Director: Niyi Akinmolayan
Writers: Chinaza Onuzo
Stars: Adesua Etomi, OC Ukeje, Sola Fosudo, Ireti Doyle, Somkele Idhalama
One of Nollywood’s “Kryptonian” traits is the unappealing nature of our movie trailers. Most times, I write off the movie right from the trailer. The trailers are mostly cut as a mishmash of supposed best scenes from the movie and very little storytelling to tie it all together; and we have seen this happen a thousand times in Nollywood trailers. Every now and then, some trailers do get it right by introducing us to the movie appropriately without giving away too much. Just enough to raise the audience’s interest. Niyi Akinmolayan’s “The Arbitration” happens to be one of them.
I remember watching the impressive trailer and one particular scene caught my attention. “Honestly, do you think it’s actually possible for someone to rape someone without force the way they are describing?” Tomisin Bucknor (played with relish by Sola Fosudo), asked his fellow arbitrating colleague in what turned out to be one of the film’s most memorable scenes. That line, got me very curious.
I was curious to see if “The Arbitration” was going to be the intellectual court themed drama it promised.
The film tells the story of hunk-a-hunk, Gbenga (O.C Ukeje), a successful tech entrepreneur, and defendant in a lawsuit brought by his former employee and lover, Dara (Adesua Etomi) a software engineer whose talents were largely responsible for the success of Gbenga’s company.
The former colleagues, Dara and Gbenga shared a steamy two-year relationship that ended bitterly when Gbenga, having learnt that his wife was pregnant with their first child, decided to commit to the marriage he was about exiting. Unable to stomach the betrayal (the last straw for Dara in a long list of Gbenga’s wrongdoings), she quits the company and initiates a lawsuit to claim her previously promised shares in the company. Her lawsuit seeks compensation for those accounts, but she is also trying to get Gbenga to admit he raped her after the breakup. (You know that saying about women and scorn.)
The brilliant banter and undeniable chemistry between Gbenga and Dara would have been the best thing about this movie, but Ireti Doyle, (who played Funlayo Johnson, Gbenga’s attorney) acted circles around everyone else and stole the show all to herself.
Ukeje on his part, once again displayed his ability to embody a multi-layered character. In this case, one that is both completely douche, yet hard not to root for (it didn’t hurt at all that he took his shirt off on multiple occasions).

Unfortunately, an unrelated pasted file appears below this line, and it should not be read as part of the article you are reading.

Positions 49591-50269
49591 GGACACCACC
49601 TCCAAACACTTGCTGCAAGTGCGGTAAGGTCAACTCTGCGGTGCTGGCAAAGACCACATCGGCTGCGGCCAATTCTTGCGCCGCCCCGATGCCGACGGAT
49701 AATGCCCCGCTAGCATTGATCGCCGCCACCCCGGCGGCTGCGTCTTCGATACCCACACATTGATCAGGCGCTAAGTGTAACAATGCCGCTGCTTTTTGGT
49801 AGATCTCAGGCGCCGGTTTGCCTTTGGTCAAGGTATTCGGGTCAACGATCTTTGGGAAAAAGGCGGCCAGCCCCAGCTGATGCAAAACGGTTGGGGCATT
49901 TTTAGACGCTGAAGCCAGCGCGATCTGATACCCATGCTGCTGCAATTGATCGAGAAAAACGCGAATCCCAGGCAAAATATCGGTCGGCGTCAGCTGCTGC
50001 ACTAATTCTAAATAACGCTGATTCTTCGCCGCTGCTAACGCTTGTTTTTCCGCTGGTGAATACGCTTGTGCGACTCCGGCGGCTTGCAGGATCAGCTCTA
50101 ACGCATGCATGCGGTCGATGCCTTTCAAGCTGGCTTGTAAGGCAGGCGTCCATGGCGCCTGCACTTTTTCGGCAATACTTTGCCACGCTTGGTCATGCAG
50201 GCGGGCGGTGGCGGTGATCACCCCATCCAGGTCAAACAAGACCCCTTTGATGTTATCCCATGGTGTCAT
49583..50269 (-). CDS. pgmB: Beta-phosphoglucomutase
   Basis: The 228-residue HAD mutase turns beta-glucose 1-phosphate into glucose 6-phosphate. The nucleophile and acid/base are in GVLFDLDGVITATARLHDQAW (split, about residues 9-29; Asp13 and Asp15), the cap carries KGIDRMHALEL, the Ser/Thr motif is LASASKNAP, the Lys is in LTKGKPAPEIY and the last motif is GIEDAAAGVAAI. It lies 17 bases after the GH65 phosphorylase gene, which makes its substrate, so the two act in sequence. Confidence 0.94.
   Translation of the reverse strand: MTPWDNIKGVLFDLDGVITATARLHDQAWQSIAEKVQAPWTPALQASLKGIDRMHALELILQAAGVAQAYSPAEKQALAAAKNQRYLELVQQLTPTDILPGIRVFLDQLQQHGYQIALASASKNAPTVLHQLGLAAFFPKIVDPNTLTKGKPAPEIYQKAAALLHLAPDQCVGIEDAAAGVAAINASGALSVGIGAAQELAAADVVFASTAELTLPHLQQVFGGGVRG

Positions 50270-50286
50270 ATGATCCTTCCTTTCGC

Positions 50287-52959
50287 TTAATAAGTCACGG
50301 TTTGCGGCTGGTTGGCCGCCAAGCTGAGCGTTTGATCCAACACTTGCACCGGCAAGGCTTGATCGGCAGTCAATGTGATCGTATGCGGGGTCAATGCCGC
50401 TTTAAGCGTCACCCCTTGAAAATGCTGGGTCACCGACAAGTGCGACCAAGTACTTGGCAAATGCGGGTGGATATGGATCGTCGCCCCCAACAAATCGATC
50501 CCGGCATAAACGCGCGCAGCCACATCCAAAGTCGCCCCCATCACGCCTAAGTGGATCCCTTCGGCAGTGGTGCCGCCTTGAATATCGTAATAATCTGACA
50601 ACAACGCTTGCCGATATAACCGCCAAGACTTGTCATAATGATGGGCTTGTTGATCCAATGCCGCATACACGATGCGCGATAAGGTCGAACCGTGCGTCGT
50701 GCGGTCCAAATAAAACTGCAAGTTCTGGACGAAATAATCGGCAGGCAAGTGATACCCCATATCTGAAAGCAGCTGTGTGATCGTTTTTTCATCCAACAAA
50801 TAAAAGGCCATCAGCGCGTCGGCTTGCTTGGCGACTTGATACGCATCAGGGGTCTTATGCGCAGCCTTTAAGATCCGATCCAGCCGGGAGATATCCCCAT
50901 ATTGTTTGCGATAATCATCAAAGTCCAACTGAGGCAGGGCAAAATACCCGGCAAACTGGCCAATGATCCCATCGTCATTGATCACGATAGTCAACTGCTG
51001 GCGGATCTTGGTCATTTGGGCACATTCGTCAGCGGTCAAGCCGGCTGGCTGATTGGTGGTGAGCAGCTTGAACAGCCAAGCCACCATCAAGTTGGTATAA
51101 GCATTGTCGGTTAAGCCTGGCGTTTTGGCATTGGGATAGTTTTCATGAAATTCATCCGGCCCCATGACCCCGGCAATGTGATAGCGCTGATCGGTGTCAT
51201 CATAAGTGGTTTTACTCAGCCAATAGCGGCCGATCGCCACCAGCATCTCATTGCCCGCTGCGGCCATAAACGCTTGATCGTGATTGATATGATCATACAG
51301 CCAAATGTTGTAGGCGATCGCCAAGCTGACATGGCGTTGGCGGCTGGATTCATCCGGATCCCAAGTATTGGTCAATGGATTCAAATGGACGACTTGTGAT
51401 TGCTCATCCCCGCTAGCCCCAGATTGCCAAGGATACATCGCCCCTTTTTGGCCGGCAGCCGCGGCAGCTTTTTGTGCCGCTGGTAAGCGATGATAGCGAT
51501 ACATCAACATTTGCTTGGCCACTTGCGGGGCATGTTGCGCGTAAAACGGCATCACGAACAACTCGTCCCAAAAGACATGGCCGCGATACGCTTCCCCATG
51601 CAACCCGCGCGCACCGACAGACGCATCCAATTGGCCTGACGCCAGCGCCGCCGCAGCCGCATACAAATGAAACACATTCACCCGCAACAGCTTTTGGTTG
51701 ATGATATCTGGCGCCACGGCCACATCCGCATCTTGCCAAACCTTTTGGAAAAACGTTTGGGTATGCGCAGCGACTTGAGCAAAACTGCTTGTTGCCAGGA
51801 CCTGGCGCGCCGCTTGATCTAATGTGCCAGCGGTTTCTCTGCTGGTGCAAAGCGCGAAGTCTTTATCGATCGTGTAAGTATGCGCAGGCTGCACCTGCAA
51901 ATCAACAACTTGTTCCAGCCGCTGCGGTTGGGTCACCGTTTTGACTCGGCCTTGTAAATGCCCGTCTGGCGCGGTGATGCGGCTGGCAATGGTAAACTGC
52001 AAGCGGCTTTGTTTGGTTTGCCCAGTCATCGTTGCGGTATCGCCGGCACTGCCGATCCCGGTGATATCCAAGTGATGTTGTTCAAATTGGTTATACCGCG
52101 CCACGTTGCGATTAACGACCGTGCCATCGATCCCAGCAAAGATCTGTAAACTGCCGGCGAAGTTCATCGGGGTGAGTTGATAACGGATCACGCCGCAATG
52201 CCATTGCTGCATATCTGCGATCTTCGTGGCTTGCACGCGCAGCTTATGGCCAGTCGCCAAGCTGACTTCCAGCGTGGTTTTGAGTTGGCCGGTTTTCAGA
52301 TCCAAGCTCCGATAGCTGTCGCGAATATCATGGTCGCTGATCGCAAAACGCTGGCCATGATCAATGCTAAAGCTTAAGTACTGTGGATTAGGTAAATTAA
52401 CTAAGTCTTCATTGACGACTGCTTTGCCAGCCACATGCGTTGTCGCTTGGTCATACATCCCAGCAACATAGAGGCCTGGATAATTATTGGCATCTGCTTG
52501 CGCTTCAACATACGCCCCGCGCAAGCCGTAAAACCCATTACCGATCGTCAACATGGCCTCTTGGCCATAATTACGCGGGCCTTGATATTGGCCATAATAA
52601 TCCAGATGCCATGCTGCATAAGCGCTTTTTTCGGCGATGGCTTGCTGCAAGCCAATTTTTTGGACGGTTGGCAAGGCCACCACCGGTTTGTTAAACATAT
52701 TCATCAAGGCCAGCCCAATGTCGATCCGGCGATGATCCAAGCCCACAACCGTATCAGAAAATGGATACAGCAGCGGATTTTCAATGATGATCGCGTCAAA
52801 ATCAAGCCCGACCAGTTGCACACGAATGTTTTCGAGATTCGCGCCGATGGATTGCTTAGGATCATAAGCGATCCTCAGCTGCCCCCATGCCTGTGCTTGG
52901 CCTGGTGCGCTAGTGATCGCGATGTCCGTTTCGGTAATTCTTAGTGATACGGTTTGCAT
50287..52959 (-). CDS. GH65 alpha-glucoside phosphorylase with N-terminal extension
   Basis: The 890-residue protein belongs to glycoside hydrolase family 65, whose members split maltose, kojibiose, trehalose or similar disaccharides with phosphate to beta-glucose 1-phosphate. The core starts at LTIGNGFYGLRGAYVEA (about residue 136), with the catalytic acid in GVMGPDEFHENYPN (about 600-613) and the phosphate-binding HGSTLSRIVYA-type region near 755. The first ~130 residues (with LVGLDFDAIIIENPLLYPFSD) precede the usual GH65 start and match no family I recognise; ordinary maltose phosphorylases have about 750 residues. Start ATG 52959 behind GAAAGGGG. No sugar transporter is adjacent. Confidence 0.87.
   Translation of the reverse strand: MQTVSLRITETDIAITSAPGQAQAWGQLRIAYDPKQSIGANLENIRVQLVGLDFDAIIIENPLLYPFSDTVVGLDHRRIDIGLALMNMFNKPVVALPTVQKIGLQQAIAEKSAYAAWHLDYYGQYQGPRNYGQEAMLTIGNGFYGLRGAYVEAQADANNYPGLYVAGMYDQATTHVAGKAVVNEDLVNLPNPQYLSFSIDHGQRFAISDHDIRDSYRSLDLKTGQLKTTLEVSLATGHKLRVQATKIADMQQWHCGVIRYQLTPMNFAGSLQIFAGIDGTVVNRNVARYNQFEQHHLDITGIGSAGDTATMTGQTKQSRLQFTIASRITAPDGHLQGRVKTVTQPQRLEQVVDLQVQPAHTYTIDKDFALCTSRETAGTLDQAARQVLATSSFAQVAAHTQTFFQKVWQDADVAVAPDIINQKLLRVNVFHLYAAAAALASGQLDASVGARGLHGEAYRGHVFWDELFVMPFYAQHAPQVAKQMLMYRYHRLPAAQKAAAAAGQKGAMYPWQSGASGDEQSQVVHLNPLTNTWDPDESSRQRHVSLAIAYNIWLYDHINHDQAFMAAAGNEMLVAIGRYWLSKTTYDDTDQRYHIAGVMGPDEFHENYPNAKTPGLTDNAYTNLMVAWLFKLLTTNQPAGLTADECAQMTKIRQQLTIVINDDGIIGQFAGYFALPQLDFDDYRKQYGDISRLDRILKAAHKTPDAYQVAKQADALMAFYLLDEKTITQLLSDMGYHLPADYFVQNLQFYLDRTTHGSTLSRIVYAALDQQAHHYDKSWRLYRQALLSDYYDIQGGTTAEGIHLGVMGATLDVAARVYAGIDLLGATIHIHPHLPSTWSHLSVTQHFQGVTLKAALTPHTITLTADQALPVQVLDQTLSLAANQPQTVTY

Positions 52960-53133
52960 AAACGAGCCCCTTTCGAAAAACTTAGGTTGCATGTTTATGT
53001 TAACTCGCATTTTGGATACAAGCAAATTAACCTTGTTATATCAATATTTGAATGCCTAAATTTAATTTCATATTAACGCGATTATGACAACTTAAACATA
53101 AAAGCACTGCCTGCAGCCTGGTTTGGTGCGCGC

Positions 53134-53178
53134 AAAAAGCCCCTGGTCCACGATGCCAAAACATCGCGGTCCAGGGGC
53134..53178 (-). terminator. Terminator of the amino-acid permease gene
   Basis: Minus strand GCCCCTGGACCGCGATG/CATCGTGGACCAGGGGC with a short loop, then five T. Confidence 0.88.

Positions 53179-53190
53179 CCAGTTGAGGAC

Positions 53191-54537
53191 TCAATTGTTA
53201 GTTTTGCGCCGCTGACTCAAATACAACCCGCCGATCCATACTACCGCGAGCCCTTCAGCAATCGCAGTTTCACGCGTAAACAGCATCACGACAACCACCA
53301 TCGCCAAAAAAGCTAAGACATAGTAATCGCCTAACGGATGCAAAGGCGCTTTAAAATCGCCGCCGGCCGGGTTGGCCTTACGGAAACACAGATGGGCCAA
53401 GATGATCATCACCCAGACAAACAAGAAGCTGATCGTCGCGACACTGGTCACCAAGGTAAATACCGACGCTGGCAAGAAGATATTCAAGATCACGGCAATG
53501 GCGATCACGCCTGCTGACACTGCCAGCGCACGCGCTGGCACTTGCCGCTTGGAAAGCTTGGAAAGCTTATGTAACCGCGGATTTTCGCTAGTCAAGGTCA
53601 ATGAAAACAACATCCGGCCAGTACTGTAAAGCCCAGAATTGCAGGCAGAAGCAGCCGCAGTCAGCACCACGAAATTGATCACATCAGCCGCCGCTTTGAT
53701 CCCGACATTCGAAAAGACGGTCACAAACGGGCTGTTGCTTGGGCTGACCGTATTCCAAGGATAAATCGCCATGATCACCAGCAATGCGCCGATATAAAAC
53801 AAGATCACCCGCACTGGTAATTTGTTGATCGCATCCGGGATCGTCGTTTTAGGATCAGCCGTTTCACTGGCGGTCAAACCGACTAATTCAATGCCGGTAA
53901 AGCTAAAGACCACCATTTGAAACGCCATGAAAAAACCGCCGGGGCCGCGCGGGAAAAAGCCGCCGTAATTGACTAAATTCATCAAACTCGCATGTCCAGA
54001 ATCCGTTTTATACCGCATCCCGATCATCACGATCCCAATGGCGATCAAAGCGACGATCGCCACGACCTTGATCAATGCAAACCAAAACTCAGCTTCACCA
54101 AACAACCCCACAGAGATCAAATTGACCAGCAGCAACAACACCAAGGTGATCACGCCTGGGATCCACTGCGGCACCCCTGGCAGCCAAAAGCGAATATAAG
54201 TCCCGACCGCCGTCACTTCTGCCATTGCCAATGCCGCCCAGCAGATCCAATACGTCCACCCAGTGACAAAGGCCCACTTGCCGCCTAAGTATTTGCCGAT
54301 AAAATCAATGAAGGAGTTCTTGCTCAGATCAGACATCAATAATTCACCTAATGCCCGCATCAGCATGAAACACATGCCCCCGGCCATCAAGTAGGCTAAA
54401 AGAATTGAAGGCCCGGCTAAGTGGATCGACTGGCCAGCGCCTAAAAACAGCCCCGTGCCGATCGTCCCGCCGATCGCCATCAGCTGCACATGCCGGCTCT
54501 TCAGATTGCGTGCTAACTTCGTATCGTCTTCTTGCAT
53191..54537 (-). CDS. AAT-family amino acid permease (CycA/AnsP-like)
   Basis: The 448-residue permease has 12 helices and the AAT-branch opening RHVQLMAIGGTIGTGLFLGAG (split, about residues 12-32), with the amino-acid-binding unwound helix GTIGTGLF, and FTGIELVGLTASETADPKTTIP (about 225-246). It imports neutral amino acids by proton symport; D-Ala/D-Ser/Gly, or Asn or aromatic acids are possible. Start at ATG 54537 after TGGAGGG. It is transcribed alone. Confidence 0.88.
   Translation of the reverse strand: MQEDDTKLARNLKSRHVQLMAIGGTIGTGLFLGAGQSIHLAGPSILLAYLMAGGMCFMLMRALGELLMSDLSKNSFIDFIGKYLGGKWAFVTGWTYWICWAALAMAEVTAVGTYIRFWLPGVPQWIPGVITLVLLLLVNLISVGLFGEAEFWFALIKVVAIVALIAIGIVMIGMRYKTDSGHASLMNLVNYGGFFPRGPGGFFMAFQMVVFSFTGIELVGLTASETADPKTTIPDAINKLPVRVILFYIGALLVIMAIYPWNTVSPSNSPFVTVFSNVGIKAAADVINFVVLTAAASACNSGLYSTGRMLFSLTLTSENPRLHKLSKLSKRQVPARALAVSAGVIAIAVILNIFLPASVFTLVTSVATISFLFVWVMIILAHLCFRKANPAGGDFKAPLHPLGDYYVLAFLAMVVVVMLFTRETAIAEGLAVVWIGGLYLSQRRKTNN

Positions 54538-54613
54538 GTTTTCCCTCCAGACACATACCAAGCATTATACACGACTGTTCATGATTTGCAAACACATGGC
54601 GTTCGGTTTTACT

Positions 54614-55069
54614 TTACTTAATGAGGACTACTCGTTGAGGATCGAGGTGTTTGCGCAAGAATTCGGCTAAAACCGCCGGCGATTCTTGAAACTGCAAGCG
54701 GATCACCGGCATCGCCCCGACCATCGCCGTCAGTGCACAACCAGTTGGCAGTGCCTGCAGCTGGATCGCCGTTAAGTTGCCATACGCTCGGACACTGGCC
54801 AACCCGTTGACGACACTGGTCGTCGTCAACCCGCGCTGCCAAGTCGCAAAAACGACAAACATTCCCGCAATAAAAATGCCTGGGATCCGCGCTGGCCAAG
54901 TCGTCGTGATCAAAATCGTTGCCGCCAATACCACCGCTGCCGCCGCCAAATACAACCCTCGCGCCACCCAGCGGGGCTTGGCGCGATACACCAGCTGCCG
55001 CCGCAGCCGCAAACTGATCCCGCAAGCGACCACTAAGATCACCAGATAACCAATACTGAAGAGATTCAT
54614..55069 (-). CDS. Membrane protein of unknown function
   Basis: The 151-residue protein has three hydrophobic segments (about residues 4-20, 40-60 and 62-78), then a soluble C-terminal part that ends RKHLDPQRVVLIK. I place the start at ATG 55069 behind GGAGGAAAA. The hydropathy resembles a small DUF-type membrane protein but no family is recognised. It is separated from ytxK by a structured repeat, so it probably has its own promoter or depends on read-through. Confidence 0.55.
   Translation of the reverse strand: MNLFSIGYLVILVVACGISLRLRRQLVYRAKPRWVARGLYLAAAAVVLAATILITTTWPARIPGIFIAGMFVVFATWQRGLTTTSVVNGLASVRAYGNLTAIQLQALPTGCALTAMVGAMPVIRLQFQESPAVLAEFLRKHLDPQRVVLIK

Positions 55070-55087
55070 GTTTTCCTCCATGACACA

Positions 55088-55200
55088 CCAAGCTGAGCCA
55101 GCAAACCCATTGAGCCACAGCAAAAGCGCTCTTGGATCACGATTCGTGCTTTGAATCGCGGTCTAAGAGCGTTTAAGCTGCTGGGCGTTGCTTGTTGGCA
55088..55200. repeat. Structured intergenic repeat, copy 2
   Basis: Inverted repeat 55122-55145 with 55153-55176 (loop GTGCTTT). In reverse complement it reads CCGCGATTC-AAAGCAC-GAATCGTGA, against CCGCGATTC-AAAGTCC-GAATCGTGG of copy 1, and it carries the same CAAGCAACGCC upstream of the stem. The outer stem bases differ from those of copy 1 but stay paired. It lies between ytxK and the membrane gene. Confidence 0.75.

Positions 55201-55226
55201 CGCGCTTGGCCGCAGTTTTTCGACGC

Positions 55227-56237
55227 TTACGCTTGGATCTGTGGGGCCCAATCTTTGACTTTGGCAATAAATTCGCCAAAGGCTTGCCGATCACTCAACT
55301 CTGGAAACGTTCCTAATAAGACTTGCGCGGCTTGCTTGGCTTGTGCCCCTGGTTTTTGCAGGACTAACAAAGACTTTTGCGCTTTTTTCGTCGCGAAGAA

Somkele Idhalama, who played Omawumi Horsfall, Dara’s Lawyer, had the herculean task of going up against Doyle. Not an easy feat on any day, but on this one, Idhalama struggled to bring her character to life. She also could have been more convincing, especially with her expressions which on several occasions were either over or underacted.
The statue for the evening went to Chinaza Onuzo, the script writer for his ability to craft a court themed drama and avoid it slipping into an abyss of boredom thanks to the well placed dynamics to the story. What I loved about the script was the layer and structure it had. The movie kicked off, teasing multiple versions to every story, and before it is done, we are introduced to all three versions intelligently, in well-crafted dialogues and memorable one-liners.
Occasionally, the movie had to fall back on lazy troupes and predictable, sometimes tautological barbs. It slowed down a bit midway through the second act, but picked back up and overall, delivered a memorable story.
The technical department wasn’t as much of a win as the story-telling was. Kudos for the continuity and editing, but the last scene should have been cut out in the final cut. For an intellectual drama, the audience should have been trusted enough to figure out the “truth” on their own. After all, the goal of the movie was to start conversations and arguments about what exactly the truth was. We didn’t need to be spoon-fed. The sound production was downright horrible. Varying levels of voices in the same room, amplified and exaggerated sounds of footsteps and the disturbance of sounding jewelleries, all testaments to the poor sound production.
In the end, “The Arbitration” is an enjoyable movie and was worthy enough to be checked out on more than one occasion. The technical flaws are in no way a hindrance to the beautifully told story. If you are a fan of intelligent, dialogue driven movies, this one is definitely for you.
Arguably Niyi Akinmolayan’s best production till date, “The Arbitration” earns a Popcorn and Hotdog.